9781760067236_COVERPickle & Bree’s Guides to Good Deeds are wonderfully illustrated by Mikki Butterley whose humorous pictures are a perfect match for the rollicking text.

They are great for reading in schools and homes to introduce children to concepts like sharing, accepting others and getting along.

Two more Pickle & Bree’s Guides to Good Deeds are coming soon.

They are published by The Five Mile Press.

WHERE’S JESSIE?

Bertie Bear was going on a long journey. He didn’t realise it would be on a camel! And he never imagined he would be having adventures of his own, far away from Jessie.

UnknownThis delightful story of a real bear’s outback camel and train journey has been cleverly woven into a work of fiction by Janeen Brian.

The rhythmic text along with Anne Spudvilas‘ stunning illustrations introduce young readers to the vibrant colours of the outback and its characters.

I also like the way the story is told from the lost toy’s point of view.

This is a work of fiction, but the real Bertie makes a ‘star appearance’ at the back of the book.

Where’s Jessie? is published by the National Library of Australia.

FOR FUN

REMARKABLY REXY

UnknownI love Craig Smith‘s work so I was so excited when I heard a picture book was about to be released that he had both written and illustrated – and I wasn’t disappointed.

Remarkably Rexy also just happens to feature one of my favourite animals, a cat.

Rexy is a typical cat, but he’s also a bit of a dancer, and quite proud of himself because he’s always being praised for his good looks and talent.

But his perfect existence is shattered when Towser the barking dog next door escapes.

Unknown-1The text is hilarious and Craig’s vibrant illustrations are beautiful.

Remarkably Rexy is so much fun for cat lovers of all ages. It also has a link to a free audio reading.

Remarkably Rexy is published by Allen & Unwin.

TIME FOR BED, DADDY

This hilarious book written and illustrated by Dave Hackett (Cartoon Dave) is one of my favourite picture books this year because it’s so relatable.

“Come on Daddy. It’s time for bed.”

“But I’m not tired,” says Daddy.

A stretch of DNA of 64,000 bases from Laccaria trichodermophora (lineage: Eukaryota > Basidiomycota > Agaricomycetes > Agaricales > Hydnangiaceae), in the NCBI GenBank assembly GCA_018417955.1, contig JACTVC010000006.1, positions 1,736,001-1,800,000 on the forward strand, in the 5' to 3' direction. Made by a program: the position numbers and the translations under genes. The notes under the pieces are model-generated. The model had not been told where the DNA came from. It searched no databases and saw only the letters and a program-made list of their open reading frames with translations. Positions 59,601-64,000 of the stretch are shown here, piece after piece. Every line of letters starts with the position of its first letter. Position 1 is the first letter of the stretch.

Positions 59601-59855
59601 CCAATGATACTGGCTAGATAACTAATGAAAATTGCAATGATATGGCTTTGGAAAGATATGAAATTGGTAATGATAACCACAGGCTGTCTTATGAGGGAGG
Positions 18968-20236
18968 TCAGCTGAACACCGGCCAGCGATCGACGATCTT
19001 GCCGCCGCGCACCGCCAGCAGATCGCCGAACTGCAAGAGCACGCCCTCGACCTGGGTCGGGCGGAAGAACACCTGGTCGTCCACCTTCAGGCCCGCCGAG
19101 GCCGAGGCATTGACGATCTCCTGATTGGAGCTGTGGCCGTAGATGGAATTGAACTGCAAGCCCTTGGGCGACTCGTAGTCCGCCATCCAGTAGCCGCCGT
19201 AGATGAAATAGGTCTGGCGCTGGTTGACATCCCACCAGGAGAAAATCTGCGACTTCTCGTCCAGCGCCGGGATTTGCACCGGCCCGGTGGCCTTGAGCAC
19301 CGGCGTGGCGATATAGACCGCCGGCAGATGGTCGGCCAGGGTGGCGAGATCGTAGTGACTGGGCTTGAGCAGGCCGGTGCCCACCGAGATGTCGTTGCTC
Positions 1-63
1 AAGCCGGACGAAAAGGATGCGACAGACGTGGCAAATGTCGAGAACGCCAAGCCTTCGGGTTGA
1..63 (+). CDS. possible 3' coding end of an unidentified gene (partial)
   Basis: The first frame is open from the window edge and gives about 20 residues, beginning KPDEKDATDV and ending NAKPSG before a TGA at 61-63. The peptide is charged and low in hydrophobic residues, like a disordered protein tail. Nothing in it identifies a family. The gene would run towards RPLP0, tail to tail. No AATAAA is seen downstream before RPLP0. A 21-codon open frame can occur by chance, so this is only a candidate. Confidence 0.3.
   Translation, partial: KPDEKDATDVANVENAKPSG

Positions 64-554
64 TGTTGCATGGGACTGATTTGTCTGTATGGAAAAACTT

How can a little girl put her daddy to bed when he doesn’t want to go?

imagesTime for Bed Daddy is so funny because it’s a complete role reversal, and so much fun at bedtime.

I remember how hard it was to get my kids to bed when they were small, and how tensions often rose.

This book is a great tool for turning bedtime into a playful occasion that’s fun for everyone.

Time for Bed Daddy  is published by University of Queensland Press.

 

 

Peas in A Pod – Picture Book Collaboration

Peas in a Pod is the latest quirky offering from talented writer/illustrator team, Tania McCartney and Tina Snerling.

Tania and Tina have created a harmony of colour and words, and they’re visiting today with their great tips on Picture Book Collaboration.

ABOUT PEAS IN A POD

Pippa, Pia, Poppy, Polly and Peg are very cute little quintuplets who do everything the same … eat, sleep, cry and sit … everything.  But one day the girls decide that they don’t like being the same.

FINAL COVERPeas in a Pod is a beautiful story that incorporates the closeness of siblings with the need to be an individual within that relationship.

It’s about finding your place in the world, and even though well meaning people (parents in this case) might encourage you to conform in order to fit in, it’s okay to be different. People are not the same, even when they look quite similar as in the case of Pippa, Pia, Poppy, Polly and Peg.

We are generally encouraged to conform because it suits someone else, but it’s not always the best thing for us as individuals, and that’s one of the reasons why I can see adults really loving Peas in a Pod too.

I love the gentle humour in the text and the way the vibrant illustrations lead young readers through the story, encouraging them make a stand, to be who they are, to be who they want to be.

I like the way the text doesn’t talk down to the reader, and the author uses some more complex words that add interest and inspire the reader to explore vocabulary. The illustrator’s use of colour and action tell a story that wonderfully complements the text.

Peas in a Pod is for readers aged 3-7. It is published by EK Books, and Teachers Notes are available.

Tania McCartney’s Five Tips on Collaborating with an Illustrator 

Authors and illustrators don’t always have the opportunity to work in close collaboration, so I feel really fortunate to be able to work with Tina directly on our books. I think it brings a seamlessness, a cohesion and that extra special something to the work we produce. If you’re going to have the privilege of working closely with an illustrator, lucky you! Here are my tips on how to make the collaboration shine.